Creates, modifies, enables, or disables a hotkey while the script is running.

Hotkey, KeyName [, Label, Options]




Name of the hotkey's activation key, including any modifier symbols. For example, specify #c for the Win+C hotkey.

If KeyName already exists as a hotkey, that hotkey will be updated with the values of the other parameters below. For this purpose, KeyName is not case sensitive.

KeyName can also be the name of an existing hotkey label (i.e. a double-colon label), which will cause that hotkey to be updated with the values of the other parameters below.

When specifying an existing hotkey, the order of the modifier symbols must match the order used when the hotkey was created. For example, ^!c is not the same as !^c for matching purposes.


The label name whose contents will be executed (as a new thread) when the hotkey is pressed. Both normal labels and hotkey/hotstring labels can be used. The trailing colon(s) should not be included. If Label is dynamic (e.g. %VarContainingLabelName%), IsLabel() may be called to verify that the label exists.

This parameter can be left blank if KeyName already exists as a hotkey, in which case its label will not be changed. This is done to change the hotkey's Options without changing its label.

If the label is specified but the hotkey is disabled from a previous use of this command, the hotkey will still be disabled afterward. To turn it on, use "Hotkey, KeyName, On" immediately afterward (or in v1.0.38.02+, include the word On in Options).

This parameter can also be one of the following special values:

On: The hotkey is enabled. No action is taken if the hotkey is already On.

Off: The hotkey is disabled. No action is taken if the hotkey is already Off.

Toggle: The hotkey is set to the opposite state (enabled or disabled).

AltTab (and others): These are special Alt-Tab hotkey actions that are described here.


A string of zero or more of the following letters with optional spaces in between. For example: On B0 T5

On [v1.0.38.02+]: The word On enables the hotkey if it is currently disabled.

B or B0: Specify the letter B to buffer the hotkey as described in #MaxThreadsBuffer. Specify B0 (B with the number 0) to disable this type of buffering.

Pn: Specify the letter P followed by the hotkey's thread priority. If the P option is omitted when creating a hotkey, 0 will be used.

Tn: Specify the letter T followed by a the number of threads to allow for this hotkey as described in #MaxThreadsPerHotkey. For example: T5

If either or both of the B and T option letters are omitted and the hotkey already exists, those options will not be changed. But if the hotkey does not yet exist -- that is, it is about to be created by this command -- the options will default to those most recently in effect. For example, the instance of #MaxThreadsBuffer that occurs closest to the bottom of the script will be used. If #MaxThreadsBuffer does not appear in the script, its default setting (OFF in this case) will be used.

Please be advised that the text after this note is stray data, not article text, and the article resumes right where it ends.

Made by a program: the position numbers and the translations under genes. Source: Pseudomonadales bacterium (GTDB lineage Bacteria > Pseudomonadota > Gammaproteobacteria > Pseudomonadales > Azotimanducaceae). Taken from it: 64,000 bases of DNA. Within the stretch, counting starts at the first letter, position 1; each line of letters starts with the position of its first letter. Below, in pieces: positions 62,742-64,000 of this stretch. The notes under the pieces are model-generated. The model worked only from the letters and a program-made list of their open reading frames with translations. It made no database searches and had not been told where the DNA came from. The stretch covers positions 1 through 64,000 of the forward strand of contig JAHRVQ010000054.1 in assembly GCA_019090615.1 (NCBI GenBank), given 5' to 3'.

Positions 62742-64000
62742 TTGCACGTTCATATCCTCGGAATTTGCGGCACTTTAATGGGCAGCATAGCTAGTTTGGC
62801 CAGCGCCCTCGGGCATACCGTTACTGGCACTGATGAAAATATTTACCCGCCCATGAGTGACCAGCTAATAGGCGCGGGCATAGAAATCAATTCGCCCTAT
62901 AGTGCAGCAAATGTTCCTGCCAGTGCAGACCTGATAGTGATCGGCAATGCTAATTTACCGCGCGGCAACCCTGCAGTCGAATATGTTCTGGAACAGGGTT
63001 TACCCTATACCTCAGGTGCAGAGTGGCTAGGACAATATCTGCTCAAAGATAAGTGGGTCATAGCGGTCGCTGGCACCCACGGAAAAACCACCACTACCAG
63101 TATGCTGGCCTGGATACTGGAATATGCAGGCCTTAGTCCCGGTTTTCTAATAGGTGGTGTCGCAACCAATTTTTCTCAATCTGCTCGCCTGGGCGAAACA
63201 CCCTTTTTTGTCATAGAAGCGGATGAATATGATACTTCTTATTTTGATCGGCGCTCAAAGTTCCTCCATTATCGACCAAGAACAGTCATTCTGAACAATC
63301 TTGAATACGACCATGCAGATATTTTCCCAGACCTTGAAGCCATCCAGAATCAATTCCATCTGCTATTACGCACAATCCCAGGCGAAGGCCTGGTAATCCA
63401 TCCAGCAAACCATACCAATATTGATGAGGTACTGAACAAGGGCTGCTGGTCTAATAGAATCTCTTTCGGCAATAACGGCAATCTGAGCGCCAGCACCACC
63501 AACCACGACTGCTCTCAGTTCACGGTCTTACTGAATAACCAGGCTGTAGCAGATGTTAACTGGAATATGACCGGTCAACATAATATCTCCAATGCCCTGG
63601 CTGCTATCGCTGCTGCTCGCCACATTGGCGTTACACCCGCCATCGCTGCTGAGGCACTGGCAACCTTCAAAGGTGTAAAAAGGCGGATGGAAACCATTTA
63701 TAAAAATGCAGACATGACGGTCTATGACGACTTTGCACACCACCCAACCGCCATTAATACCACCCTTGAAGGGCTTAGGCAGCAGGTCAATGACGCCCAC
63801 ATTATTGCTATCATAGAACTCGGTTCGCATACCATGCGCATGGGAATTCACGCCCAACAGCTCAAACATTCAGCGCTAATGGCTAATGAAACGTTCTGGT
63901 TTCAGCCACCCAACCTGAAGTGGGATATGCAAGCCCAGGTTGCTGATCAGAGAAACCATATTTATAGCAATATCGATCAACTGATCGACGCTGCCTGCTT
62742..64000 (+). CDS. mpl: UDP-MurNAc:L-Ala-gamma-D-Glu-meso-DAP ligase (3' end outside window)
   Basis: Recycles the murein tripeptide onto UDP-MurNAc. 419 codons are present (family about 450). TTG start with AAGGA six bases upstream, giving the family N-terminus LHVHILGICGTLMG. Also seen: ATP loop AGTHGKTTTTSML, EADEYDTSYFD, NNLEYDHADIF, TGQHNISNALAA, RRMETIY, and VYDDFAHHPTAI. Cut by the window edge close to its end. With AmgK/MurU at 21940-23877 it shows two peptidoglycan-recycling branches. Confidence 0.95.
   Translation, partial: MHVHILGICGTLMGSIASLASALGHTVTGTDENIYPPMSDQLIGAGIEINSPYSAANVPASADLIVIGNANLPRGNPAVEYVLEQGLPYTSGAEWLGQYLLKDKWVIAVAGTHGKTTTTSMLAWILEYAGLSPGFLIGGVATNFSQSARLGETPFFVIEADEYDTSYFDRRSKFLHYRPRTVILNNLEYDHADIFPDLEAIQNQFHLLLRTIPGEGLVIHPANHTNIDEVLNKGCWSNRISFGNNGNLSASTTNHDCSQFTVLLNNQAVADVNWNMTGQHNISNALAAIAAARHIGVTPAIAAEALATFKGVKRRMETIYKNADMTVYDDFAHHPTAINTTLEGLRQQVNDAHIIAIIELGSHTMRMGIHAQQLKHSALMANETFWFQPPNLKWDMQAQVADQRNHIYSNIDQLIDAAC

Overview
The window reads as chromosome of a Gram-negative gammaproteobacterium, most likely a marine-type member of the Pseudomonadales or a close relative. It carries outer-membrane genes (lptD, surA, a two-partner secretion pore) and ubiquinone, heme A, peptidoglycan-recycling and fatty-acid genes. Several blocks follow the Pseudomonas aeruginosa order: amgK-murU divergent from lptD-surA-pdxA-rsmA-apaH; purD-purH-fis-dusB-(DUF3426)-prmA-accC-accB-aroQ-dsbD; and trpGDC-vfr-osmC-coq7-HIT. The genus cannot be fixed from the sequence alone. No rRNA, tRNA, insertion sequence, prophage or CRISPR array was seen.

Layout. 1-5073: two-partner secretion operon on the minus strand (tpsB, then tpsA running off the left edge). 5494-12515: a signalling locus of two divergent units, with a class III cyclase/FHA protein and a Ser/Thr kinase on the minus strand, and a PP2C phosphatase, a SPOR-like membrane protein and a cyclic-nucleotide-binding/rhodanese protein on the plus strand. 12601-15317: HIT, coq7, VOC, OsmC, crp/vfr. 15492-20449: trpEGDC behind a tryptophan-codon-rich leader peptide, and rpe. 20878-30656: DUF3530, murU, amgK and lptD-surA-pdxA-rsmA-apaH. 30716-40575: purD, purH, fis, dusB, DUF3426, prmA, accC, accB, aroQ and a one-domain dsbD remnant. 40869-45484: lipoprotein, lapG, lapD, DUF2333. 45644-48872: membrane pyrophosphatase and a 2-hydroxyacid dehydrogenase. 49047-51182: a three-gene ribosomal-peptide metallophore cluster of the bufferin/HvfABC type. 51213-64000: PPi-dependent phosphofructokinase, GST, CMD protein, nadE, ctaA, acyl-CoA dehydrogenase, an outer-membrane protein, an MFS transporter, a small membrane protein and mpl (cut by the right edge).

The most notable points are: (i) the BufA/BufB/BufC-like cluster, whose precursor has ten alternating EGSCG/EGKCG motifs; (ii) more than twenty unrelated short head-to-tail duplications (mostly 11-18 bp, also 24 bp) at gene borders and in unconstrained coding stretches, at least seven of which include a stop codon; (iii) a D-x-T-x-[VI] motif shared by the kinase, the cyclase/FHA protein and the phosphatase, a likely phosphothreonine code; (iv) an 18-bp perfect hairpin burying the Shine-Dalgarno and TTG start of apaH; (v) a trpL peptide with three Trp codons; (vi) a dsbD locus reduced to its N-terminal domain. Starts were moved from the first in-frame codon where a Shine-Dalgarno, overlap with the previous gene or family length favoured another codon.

Creating hotkeys via double-colon labels performs better than using this command because the hotkeys can all be enabled as a batch (rather than one by one) when the script starts. Therefore, it is best to use this command to create only those hotkeys whose key names are not known until after the script has started running. One such case is when a script's hotkeys for various actions are configurable via an INI file.

A given label can be the target of more than one hotkey. If it is known that a label was called by a hotkey, you can determine which hotkey by checking the built-in variable A_ThisHotkey.

If the script is suspended, newly added/enabled hotkeys will also be suspended until the suspension is turned off (unless they are exempt as described in the Suspend section).

The keyboard and/or mouse hooks will be installed or removed if justified by the changes made by this command.

Although the Hotkey command cannot directly enable or disable hotkeys in scripts other than its own, in most cases it can override them by creating or enabling the same hotkeys. Whether this works depends on a combination of factors: 1) Whether the hotkey to be overridden is a hook hotkey in the other script (non-hook hotkeys can always be overridden except on Win9x); 2) The fact that the most recently started script's hotkeys generally take precedence over those in other scripts (therefore, if the script intending to override was started most recently, its override should always succeed); 3) Whether the enabling or creating of this hotkey will newly activate the keyboard or mouse hook (if so, the override will always succeed).

Once a script has at least one hotkey, it becomes persistent, meaning that ExitApp rather than Exit should be used to terminate it. Hotkey scripts are also automatically #SingleInstance unless #SingleInstance Off has been specified.



Hotkey Symbols, #MaxThreadsBuffer, #MaxThreadsPerHotkey, Suspend, IsLabel(), Threads, Thread, Critical, Gosub, Return, Menu, SetTimer



Hotkey, ^!z, MyLabel

MsgBox You pressed %A_ThisHotkey%.

Hotkey, RCtrl & RShift, AltTab ; Makes RCtrl & RShift operate like Alt-Tab.

Hotkey, #c, On

Hotkey, $+#c, Off

Hotkey, ^!a, , T5 ; Change the hotkey to allow 5 threads.